Newspaper article The Canadian Press

Deepa Mehta on Her Film 'Anatomy of Violence' about 2012 Gang Rape in Delhi

Newspaper article The Canadian Press

Deepa Mehta on Her Film 'Anatomy of Violence' about 2012 Gang Rape in Delhi

Article excerpt

Deepa Mehta on 'Anatomy of Violence'


TORONTO - Deepa Mehta was in New Delhi visiting her mother in 2012 when news broke of a horrific gang rape there.

Jyoti Singh, a 23-year-old medical student, was raped and beaten by six men for hours on a moving bus she was on with a male friend. She died two weeks later as a result of massive injuries sustained in the attack.

"There's something that's so visceral about this experience, about the thought of a young woman in a moving bus being gang-raped, and the bus is going around an area of Delhi, passing six police posts and nothing happens," Mehta, who grew up in New Delhi, said in a recent interview.

"What was horrific about the whole process was that they threw the young couple out of the bus naked and it took some time for the police to come and get them."

"Anatomy of Violence," which starts screening at Toronto's TIFF Bell Lightbox on Friday, is a fictional dramatization of the lives of the rapists.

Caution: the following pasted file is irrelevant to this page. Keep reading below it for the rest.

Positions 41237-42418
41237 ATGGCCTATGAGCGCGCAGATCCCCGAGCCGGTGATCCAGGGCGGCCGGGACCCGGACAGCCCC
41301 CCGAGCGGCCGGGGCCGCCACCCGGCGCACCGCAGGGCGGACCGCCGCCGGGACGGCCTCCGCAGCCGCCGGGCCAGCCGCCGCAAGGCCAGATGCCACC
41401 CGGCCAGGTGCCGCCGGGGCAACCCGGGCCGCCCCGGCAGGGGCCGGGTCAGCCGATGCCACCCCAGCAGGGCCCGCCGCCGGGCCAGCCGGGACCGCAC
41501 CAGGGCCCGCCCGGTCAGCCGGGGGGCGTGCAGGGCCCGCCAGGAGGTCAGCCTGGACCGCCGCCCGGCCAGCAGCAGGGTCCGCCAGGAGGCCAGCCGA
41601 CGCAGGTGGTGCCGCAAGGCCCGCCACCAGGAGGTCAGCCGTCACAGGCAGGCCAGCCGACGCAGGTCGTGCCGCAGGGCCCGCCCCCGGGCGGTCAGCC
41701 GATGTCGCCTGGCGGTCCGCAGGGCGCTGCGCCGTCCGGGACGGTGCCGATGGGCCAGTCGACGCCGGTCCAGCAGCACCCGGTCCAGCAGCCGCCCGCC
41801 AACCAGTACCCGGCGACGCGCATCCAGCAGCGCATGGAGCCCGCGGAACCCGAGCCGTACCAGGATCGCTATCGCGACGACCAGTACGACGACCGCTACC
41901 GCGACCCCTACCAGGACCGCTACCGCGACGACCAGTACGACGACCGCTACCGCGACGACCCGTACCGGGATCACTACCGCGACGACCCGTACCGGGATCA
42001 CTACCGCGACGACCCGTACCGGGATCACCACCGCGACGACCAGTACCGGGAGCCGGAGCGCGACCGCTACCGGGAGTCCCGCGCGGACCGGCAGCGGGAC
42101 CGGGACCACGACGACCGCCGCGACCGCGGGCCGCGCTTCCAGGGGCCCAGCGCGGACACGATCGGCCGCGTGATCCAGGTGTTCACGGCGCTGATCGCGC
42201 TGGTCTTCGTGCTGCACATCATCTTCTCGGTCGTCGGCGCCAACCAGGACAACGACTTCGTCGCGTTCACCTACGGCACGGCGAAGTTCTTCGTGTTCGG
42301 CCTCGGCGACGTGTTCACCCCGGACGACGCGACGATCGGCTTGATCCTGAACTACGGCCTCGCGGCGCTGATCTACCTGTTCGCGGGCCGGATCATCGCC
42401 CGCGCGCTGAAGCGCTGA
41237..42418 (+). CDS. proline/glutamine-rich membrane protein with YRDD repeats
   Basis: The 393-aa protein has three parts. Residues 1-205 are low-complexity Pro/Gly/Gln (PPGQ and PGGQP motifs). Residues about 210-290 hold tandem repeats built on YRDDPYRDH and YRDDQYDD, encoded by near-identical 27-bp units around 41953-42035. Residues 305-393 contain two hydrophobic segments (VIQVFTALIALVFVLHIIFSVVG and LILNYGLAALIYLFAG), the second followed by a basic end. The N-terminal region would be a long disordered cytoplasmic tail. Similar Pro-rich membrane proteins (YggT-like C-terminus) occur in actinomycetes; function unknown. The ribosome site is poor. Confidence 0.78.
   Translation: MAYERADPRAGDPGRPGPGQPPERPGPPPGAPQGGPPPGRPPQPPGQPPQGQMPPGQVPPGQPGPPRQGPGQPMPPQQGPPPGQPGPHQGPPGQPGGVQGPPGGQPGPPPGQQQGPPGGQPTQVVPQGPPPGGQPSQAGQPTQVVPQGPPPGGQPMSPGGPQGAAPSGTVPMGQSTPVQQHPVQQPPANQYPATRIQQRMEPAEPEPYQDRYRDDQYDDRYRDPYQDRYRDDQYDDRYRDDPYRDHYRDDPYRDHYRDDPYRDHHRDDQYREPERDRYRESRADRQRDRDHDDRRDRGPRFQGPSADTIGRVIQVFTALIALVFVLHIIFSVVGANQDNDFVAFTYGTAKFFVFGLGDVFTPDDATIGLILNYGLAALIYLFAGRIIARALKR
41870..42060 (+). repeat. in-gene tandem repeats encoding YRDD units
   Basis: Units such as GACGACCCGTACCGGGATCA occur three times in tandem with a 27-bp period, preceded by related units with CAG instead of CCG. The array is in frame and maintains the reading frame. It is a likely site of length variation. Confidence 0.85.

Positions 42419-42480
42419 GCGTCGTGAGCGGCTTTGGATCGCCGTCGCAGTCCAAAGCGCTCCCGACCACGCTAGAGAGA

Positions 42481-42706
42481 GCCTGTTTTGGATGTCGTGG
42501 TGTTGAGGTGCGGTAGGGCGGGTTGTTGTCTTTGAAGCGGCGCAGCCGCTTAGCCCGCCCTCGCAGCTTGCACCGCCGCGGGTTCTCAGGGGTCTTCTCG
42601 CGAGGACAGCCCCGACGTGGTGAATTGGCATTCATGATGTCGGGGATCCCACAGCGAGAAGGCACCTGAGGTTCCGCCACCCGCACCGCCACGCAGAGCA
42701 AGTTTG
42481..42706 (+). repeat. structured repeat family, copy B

The intent is to initiate a dialogue about the systemic issues, like misogyny and patriarchy, that lead to such violence and breed such individuals, said the acclaimed Indo-Canadian filmmaker.

"I do hope that it brings up discussion about how society is complicit in how we bring up our children, the kind of education they have, the glass ceiling and how important equality is," said the writer-director of the Oscar-nominated "Water."

Mehta said she also hopes to elicit a sense of empathy for the rapists.

"I don't feel compassion for them because they made a choice and they have to be responsible for that choice and that choice is a horrific, brutal choice," she said.

"I just think that if they hadn't been brought up the way they were, that girl would not be a victim, she would not be dead. That's food for thought, so why are people afraid of feeling that we're responsible for them being the way they are? …

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